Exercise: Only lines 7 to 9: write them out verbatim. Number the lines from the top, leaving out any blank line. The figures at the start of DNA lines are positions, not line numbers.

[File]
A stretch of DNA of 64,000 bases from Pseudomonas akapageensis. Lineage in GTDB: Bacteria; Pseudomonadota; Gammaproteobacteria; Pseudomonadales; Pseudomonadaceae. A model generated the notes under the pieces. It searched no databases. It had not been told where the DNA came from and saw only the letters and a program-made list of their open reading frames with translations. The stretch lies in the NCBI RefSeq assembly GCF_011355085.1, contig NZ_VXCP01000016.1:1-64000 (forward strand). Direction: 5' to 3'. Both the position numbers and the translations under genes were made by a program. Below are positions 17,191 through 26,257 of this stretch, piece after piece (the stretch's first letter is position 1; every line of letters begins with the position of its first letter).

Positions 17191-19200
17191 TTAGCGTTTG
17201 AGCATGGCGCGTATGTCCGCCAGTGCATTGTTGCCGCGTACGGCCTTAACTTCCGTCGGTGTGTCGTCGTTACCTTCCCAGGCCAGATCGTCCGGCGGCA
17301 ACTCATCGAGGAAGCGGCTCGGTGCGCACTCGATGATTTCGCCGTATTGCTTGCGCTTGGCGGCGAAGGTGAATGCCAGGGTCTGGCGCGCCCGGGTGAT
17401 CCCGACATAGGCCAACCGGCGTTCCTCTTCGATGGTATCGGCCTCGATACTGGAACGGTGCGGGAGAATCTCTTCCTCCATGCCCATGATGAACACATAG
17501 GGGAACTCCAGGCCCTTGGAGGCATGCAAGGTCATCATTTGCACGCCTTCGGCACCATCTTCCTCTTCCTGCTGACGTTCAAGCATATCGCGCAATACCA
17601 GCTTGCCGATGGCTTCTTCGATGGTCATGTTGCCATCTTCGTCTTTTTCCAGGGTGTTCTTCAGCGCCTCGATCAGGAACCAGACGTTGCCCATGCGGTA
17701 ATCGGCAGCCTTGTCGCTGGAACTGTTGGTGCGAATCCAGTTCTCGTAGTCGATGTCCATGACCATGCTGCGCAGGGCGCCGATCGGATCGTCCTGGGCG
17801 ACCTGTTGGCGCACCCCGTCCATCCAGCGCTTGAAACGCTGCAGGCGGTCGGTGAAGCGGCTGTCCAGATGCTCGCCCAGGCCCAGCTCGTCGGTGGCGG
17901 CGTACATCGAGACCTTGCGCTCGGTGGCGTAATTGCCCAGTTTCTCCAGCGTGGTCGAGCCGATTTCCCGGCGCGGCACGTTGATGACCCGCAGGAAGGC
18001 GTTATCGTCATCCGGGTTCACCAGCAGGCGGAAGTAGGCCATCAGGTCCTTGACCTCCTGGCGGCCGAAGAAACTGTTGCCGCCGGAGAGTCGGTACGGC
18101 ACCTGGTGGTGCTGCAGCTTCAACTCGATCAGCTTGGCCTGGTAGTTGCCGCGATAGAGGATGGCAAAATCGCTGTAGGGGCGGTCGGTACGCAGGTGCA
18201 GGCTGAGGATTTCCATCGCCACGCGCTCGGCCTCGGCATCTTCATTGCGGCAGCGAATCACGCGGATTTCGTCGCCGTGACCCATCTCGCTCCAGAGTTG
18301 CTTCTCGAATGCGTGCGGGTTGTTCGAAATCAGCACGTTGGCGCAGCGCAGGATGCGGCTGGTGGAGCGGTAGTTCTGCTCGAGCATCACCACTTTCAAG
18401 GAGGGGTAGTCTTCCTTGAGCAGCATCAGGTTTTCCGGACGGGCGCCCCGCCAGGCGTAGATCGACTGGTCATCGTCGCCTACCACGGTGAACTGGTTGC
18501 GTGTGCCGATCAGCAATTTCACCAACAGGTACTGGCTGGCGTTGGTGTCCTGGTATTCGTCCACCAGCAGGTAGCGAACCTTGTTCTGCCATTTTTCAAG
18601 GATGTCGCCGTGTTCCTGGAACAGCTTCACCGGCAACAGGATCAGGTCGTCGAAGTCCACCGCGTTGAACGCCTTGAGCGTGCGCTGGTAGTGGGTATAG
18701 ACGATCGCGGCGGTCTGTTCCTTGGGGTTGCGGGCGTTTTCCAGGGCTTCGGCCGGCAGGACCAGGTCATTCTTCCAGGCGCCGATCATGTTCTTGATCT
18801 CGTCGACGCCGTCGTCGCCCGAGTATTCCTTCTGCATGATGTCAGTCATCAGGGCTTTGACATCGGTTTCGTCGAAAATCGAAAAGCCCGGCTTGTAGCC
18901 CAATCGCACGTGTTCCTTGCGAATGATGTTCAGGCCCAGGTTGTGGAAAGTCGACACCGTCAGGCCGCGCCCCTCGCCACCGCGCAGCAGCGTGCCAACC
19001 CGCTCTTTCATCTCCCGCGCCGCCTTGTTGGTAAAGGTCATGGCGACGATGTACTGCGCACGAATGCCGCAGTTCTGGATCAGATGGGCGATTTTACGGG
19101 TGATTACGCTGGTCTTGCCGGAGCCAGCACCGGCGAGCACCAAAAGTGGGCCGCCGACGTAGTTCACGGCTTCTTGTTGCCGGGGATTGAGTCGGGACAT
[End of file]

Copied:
17501 GGGAACTCCAGGCCCTTGGAGGCATGCAAGGTCATCATTTGCACGCCTTCGGCACCATCTTCCTCTTCCTGCTGACGTTCAAGCATATCGCGCAATACCA
17601 GCTTGCCGATGGCTTCTTCGATGGTCATGTTGCCATCTTCGTCTTTTTCCAGGGTGTTCTTCAGCGCCTCGATCAGGAACCAGACGTTGCCCATGCGGTA
17701 ATCGGCAGCCTTGTCGCTGGAACTGTTGGTGCGAATCCAGTTCTCGTAGTCGATGTCCATGACCATGCTGCGCAGGGCGCCGATCGGATCGTCCTGGGCG